One of the key challenges for the world in dealing with climate change is how to achieve truly sustainable mobility. In the EU alone, the sector represents 27% of the total emissions, and steadily growing.
The goal of the Climate Campaigners app in the mobility category is to calculate the annual carbon footprint (GHG emissions as kgCO2eq) for app users’ annual personal mobility, including direct GHG emissions and emissions from fuel and energy production for selected mobility modes.
Life cycle–related GHG emissions for different mobility modes can typically be linked to direct emissions from fuel combustion, emissions from fuel or energy production, vehicle manufacturing, vehicle end-of-life processing, and infrastructure building. The majority of GHG emissions from mobility are, however, caused directly by burning fossil fuels (petrol and diesel) in internal combustion engines.
The solutions for sustainable mobility are out there, though - and the demands and creativity of ordinary citizens will lead the way. On this page, we’ll post useful things around mobility from and related to the Climate Campaigners project.
It’s time to reimagine how we design, construct and renovate buildings. Whether it’s on an industrial and societal scale, or the kind of unit we have the most personal power over our homes.
Globally, buildings and construction account for 29% of energy-related GHG emissions which, in turn, account for approximately two-thirds of all global GHG emissions. The energy consumption of buildings account for approximately 75–80% of the life cycle GHG emissions whereas the rest are embodied emissions deriving from, for example, construction, maintenance, and the end-of-life stages.
The goal of the CAMPAIGNers app in the housing category is to calculate the annual carbon footprint (GHG emissions as kgCO2eq) for app users’ housing, including direct and indirect GHG emissions from heating and electricity production and embodied emissions from construction, maintenance, and the end-of-life stages.
On this page, we’ll post useful things around housing from and related to the Climate Campaigners project.
It’s hard to underrate the importance of improving the way we produce and consume food, at a collective scale, including concrete shifts like the one to a more plant-based diet. The great thing is that in a sustainable food system, not only are there huge wins from a climate and environmental perspective - health-related, ethical and financial benefits are also there to enjoy.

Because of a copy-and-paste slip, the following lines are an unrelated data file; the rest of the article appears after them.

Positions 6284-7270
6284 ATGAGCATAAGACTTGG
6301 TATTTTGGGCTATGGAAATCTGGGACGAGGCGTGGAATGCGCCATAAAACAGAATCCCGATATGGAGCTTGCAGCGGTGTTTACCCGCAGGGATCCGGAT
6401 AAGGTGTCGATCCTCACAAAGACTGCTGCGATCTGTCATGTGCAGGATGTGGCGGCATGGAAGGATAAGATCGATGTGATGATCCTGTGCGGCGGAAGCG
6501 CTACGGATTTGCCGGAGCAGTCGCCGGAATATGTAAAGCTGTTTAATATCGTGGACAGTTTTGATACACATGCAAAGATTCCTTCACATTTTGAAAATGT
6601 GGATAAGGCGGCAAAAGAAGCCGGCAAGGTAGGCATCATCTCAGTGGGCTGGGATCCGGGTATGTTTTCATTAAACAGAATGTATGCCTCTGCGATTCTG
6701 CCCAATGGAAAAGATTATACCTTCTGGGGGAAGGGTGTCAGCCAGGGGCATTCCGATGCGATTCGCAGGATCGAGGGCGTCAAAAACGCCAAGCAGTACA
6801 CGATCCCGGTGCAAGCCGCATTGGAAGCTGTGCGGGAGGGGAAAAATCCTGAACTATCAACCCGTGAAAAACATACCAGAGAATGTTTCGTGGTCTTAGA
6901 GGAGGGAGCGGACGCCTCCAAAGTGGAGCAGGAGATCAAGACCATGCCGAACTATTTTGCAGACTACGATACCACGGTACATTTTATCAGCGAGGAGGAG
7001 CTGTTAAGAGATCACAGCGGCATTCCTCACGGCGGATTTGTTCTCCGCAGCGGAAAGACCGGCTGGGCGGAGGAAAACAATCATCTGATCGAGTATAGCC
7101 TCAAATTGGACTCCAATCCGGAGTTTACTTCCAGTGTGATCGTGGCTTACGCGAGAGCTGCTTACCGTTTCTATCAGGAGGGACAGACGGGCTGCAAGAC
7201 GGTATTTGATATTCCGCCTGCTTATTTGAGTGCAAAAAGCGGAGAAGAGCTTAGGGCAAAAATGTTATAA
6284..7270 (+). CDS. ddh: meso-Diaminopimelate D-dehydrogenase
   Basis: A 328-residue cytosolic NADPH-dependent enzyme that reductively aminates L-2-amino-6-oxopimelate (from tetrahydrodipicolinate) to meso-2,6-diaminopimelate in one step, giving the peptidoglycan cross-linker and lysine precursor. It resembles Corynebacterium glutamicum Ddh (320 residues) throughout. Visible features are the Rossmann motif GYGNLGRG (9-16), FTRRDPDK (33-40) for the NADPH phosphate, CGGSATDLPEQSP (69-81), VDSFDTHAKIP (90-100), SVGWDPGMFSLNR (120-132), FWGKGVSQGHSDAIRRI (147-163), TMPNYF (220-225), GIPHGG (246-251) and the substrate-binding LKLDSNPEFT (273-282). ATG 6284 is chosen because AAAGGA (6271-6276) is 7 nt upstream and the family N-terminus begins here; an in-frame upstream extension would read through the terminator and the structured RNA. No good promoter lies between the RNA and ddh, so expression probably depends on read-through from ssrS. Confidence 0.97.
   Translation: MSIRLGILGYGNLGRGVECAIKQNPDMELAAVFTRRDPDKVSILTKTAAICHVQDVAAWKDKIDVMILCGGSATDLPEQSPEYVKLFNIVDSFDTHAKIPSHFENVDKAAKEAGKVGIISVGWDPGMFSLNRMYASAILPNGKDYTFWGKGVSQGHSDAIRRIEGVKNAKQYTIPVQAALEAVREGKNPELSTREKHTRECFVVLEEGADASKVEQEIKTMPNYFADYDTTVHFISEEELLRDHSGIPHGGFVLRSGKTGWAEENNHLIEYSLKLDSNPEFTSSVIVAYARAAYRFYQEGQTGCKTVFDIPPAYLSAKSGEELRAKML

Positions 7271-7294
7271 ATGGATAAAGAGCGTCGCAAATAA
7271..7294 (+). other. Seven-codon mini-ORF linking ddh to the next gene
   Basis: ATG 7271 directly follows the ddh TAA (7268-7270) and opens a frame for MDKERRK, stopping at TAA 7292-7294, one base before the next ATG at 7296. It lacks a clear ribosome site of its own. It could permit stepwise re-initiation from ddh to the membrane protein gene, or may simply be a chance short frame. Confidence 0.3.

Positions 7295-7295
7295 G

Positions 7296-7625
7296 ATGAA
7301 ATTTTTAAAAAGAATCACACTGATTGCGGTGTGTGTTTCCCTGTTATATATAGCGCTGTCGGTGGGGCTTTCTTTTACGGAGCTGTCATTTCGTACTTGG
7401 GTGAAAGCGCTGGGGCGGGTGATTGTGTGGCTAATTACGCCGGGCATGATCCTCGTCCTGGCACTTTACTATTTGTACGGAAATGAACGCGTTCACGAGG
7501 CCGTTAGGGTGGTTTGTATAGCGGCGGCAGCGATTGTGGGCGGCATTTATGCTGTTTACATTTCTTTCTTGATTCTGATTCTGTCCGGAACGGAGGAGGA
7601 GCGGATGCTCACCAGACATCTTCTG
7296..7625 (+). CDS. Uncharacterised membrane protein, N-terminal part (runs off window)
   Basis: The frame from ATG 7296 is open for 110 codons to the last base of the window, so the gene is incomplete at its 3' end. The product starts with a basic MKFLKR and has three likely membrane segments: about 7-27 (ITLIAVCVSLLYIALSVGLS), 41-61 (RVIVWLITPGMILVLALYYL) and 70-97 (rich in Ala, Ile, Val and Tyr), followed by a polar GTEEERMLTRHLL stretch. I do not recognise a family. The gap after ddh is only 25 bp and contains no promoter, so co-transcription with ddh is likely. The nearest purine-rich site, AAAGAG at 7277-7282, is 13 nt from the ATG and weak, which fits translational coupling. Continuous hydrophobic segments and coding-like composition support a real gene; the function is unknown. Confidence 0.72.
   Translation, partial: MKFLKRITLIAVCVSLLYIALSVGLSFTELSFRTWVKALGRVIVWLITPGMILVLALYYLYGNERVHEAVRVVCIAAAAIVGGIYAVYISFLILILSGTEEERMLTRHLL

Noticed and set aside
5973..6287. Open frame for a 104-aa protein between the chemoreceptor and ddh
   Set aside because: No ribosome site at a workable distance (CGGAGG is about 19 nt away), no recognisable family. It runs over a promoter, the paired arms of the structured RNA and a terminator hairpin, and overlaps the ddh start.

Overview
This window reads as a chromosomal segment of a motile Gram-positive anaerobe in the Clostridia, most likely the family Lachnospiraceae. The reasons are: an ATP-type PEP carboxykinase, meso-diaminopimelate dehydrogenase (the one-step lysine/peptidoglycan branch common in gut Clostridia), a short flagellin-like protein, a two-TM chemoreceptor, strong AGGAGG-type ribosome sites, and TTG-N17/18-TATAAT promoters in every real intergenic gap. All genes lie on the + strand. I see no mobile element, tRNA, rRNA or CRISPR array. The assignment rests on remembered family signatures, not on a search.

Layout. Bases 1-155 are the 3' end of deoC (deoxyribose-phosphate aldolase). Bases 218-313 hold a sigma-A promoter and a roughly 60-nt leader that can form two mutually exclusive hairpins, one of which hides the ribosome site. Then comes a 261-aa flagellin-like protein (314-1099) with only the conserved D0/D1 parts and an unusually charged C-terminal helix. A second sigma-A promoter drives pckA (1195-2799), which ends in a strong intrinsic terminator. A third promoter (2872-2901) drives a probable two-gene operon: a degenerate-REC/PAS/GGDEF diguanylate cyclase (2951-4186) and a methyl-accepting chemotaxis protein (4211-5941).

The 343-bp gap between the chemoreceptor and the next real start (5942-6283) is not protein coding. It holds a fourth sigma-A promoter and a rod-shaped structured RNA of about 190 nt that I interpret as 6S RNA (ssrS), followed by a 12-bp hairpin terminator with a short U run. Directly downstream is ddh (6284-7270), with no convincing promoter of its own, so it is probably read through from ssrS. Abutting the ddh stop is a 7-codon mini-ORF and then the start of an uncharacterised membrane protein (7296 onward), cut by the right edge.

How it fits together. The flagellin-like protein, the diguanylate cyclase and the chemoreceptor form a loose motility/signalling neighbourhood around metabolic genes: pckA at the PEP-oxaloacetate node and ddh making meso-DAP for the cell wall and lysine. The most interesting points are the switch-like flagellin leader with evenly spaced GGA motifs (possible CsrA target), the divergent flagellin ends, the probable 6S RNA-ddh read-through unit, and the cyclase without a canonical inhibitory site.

Globally, GHG emissions related to food systems represented 34% of total GHG emissions in 2015. The majority of these emissions, 71%, were from agriculture and associated land-use and land-use change activities. The remaining emissions were from supply chain activities such as transport, consumption, packaging, industrial processes, and fuel production. Approximately 57% of nutrition-related GHG emissions are from animal-based food production.
In our project, citizens are encouraged and supported to explore ways to a more climate-friendly food consumption. It’s worth noting that in the app, for calculating an exact carbon footprint related to nutrition, multiple questions would need to be answered by users, such as which type and how many different proteins they eat. For some users, that might be difficult. Therefore, no product- specific questions regarding diet are asked. Instead, the average values of different diets at national levels are used, and users are only asked general questions about their diet and the amount of food they consume.
On this page, we’ll post useful things around food from and related to the Climate Campaigners project.
We live in a social and economic system where continuous consumption of various products is expected, even those who are far from being directly related to our survival. As with previous specific categories, consumption in general should take place within the planetary boundaries - and there are many ways we can move closer to such a state.
In the Climate Campaigners project, sectors of the economy that are included here are for example clothing/textiles, manufactured products, leisure and services, as well as emissions from waste management. The users of the app are asked if they buy clothes and products or consume services more than or less than an average citizen in their country. If their consumption is less than the average, their carbon footprint from that category is reduced by 50%. If the user consumes more, the carbon footprint is increased by 50%. A concrete example: needless to say, buying secondhand clothes and other products causes fewer GHG emissions than buying new ones for clothes, on average 63.5% life cycle energy savings. This would mean that a user’s calculated emissions in the app would be reduced by those 63.5%.
On this page, we’ll post useful things around other forms of consumption from and related to the Climate Campaigners project.